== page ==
Jazz Trail Blazers Basketball

Portland Trail Blazers guard Damian Lillard, right, speaks with referee Kevin Cutler, left, during the first half of an NBA basketball game against the Utah Jazz in Portland, Ore., Saturday, Feb. 1, 2020. (AP Photo/Steve Dykes)

Damian Lillard has never been one to shy away from the spotlight.

Last postseason, he sunk a shot from the logo to sink the hearts of Oklahoma City fans. In 2014, his second season in the Association, he made a three off an inbound pass with less than a second on the clock to clinch the series over the Rockets.

So on Friday, when he drove to the rim with 14 seconds left in the game against the Utah Jazz to tie the game, it appeared as though it would be another instance where he would potentially seal a win for the Blazers, possibly tying their record with the eighth-seed Memphis Grizzlies.

Until Rudy Gobert blocked the layup.

“That absolutely looked like it should have been a goaltend,” said ESPN play-by-play announcer Ryan Ruocco.

Replay confirmed Ruocco’s exclamation. The subsequent two-minute report verified it, but to the officiating crew on the court, the play stood. Lillard and the Blazers lost the game, 117-114.

“Cost us a f---ing game,” Lillard said after the game. “There ain't no way to take the sting out of it. We can't have the game back.”

In a surprising move, league officials did not fine the Portland guard for his comments. Instead, his team is punished as they sit two games behind the final playoff spot in the Western Conference.

Since no call was made on the floor, the league was unable to rightfully call the block a goaltend. Since the play stood, Trailblazers’ head coach Terry Stotts was unable to call a challenge. The NBA created a catch 22.

On Thursday, Orlando Magic coach Steve Clifford was fined $25,000 for “verbally abusing officials” after they missed repeated screams for a timeout. Those who were on the receiving end of the aforementioned abuse were not reprimanded for ignoring the timeout calls.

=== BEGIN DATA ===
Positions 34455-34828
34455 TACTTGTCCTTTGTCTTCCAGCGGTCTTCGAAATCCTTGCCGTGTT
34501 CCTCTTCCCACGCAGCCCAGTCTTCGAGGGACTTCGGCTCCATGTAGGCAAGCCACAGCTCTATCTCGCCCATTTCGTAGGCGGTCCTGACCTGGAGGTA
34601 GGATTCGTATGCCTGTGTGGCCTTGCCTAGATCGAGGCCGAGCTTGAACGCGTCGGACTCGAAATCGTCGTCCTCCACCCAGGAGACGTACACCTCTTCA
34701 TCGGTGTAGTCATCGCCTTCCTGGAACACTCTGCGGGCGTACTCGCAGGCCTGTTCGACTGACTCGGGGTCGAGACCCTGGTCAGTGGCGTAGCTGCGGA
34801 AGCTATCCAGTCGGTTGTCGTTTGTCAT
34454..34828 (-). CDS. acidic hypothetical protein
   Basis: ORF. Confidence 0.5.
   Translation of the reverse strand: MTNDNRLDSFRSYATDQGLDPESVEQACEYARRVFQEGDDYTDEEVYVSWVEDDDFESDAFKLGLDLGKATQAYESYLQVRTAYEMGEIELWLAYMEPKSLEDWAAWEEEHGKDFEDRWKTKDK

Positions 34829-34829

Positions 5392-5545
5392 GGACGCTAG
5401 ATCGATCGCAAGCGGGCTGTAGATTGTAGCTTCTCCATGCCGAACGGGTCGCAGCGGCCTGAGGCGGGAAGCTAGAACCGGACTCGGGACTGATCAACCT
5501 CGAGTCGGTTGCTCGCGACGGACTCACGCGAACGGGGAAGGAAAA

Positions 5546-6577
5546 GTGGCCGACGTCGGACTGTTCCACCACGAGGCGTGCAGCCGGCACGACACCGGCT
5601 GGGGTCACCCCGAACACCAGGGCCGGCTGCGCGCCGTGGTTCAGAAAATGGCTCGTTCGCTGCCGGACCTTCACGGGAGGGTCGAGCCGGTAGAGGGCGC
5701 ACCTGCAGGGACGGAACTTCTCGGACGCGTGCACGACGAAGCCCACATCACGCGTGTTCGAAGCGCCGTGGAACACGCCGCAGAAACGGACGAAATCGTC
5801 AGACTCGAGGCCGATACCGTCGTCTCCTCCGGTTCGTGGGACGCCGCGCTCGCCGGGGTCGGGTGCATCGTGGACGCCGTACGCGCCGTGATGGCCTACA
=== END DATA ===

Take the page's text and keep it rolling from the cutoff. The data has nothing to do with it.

Rockets suffered a similar situation on Dec. 3 when they were robbed of a basket against the Spurs. With 7:50 remaining in the game, Houston guard James Harden stole the ball and dunked it, which would have increased the lead to 15.

They ruled the dunk a missed basket because it was “dunked with such force that, as it cleared the net, the ball was propelled around the basket and upward, creating an initial appearance that it was not a successful field goal. Houston then called a timeout, and the officiating crew conference to discuss the play.”

The Rockets would lose in double overtime, 135-133. Although they attempted to protest the call, saying the referees “misapplied the playing rules by failing to grant a Coach’s Challenge in connection with James Harden’s fourth-quarter dunk, and that this error had a clear impact on the outcome of the game by depriving the team of two points.”

The league determined the protest was unwarranted but said the officials were disciplined for misapplying the Coach’s Challenge rule. The details of how the officials were reprimanded were not released.

Regardless of the sport, regardless of the league, time after time games are marred by officiating controversies. And time after time, those very referees are not held accountable for mistakes. Mistakes that put playoff odds at risk, and in the case of the New Orleans Saints, resulting in an embarrassing playoff exit.

Frustration is a common emotion. After games, players and coaches, rife with frustration are forced to face the media and recount the moments that spoiled the game. Yet, if they dare fall out of line and speak against the referees, they face a fine.

But those who made the mistakes are not held accountable.

The NBA Players’ Union goes out of its way in an effort to increase transparency by posting its current collective bargaining agreement on its website. The NBA Referees Association does not.

In an effort to increase transparency and “build a greater awareness and understanding of the rules and processes that govern our game,” the NBA began issuing last two-minute reports in 2015.

What has ensued has not led to greater awareness or understanding of basketball, but rather greater confusion as to why the Association opts to let fans know a game was lost over poor calls yet makes no effort to hold officials accountable.

It’s correct to point out that those missed calls would not have guaranteed wins. Lillard’s shot was only to tie the game, still leaving nine seconds for the Jazz to answer back and potentially overtime. Clifford’s timeout may not have led to a scoring play.

In fact, the Blazers had a wide-open three at the buzzer to win the game.

But poor officiating alters the course of games that could alter the course of athletes’ careers, and in turn, their legacies. Leagues can’t improve officiating until referees are publicly held accountable. And it’s hypocritical to fine players and coaches for speaking out of line.

Fans deserve better. Players and coaches deserve better. It’s time to be better.

Follow Christian on Twitter @unofficialchris and contact him at [email protected]

Christian Ortega is the lacrosse beat writer for The Alligator. He previously covered recruiting and basketball for Inside the Gators and was the editor-in-chief of Miami Dade College's The Reporter.